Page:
Would you consider your home healthy? It may not be as fresh as you think. Pollution can be two to five times higher inside than outside, according to the U.S. Environmental Protection Agency.
Indoor air pollutants moving through your home’s air could cause headaches and allergy flareups. And mold and mildew could be the source of a variety of illnesses or issues.
Though headaches and allergies could be the result of other factors, they may be a warning your house has indoor air quality (IAQ) issues. This is especially the potential cause if it goes away while you’re away from home.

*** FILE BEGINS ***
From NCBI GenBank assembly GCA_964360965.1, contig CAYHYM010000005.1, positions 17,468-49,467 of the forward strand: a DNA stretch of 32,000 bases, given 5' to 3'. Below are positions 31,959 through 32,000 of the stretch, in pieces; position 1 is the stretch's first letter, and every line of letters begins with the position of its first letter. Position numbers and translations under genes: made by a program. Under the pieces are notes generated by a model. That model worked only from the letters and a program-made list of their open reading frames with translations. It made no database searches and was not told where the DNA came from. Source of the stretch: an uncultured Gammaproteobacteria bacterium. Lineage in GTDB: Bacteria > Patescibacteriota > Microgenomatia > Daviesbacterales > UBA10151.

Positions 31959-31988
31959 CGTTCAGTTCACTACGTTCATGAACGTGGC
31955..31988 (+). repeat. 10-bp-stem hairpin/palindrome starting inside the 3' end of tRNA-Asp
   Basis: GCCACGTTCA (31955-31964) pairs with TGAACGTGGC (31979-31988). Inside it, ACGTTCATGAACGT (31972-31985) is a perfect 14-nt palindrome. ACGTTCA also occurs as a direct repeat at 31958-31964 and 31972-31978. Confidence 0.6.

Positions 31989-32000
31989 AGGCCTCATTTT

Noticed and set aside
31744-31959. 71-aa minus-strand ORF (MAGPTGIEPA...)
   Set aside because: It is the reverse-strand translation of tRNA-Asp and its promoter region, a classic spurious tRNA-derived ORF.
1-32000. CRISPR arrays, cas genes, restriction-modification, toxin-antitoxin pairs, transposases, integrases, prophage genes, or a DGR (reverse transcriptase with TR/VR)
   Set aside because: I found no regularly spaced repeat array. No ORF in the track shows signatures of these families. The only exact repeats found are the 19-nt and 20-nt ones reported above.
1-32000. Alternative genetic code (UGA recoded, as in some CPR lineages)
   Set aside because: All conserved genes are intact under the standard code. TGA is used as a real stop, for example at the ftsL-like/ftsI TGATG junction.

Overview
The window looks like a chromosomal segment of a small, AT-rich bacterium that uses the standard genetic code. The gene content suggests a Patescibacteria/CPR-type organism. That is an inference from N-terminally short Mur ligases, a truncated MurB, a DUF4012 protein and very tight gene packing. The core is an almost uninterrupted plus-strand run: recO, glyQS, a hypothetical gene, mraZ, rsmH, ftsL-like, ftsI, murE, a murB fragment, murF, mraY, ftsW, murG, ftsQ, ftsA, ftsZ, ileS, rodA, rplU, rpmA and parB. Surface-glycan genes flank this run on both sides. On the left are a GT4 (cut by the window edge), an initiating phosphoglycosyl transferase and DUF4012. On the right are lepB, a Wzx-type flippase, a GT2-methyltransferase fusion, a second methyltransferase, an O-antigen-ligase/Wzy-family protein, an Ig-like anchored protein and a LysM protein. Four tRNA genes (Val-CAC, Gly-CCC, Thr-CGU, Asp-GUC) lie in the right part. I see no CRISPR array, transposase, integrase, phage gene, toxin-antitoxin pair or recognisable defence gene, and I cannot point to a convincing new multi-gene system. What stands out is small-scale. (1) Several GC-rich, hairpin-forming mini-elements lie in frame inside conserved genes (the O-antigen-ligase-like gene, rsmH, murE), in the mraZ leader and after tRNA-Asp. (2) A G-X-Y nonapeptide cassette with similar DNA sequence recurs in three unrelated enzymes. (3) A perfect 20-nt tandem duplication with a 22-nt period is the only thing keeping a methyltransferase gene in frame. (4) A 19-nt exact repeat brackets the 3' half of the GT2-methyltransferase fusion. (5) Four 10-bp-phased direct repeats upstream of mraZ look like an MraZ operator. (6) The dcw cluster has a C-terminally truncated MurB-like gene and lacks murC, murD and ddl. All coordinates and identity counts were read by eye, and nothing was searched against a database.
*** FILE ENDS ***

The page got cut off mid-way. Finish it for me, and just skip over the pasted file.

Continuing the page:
- Dehydrated eyes, nose, throat or skin
- Headaches and sinus problems
- Allergies or asthma symptoms that are worse than you usually experience
- Coughing and sneezing
- Light-headedness or feeling sick to your stomach
A timeworn heating and cooling machine could be a potential factor in indoor air quality challenges, usually if it’s struggling to clean air, control humidity or keep temperatures steady.
Here are a few other indications you may need to improve your indoor air:
- Too much static or mold growth
- Disproportionate dirt
- Stale smells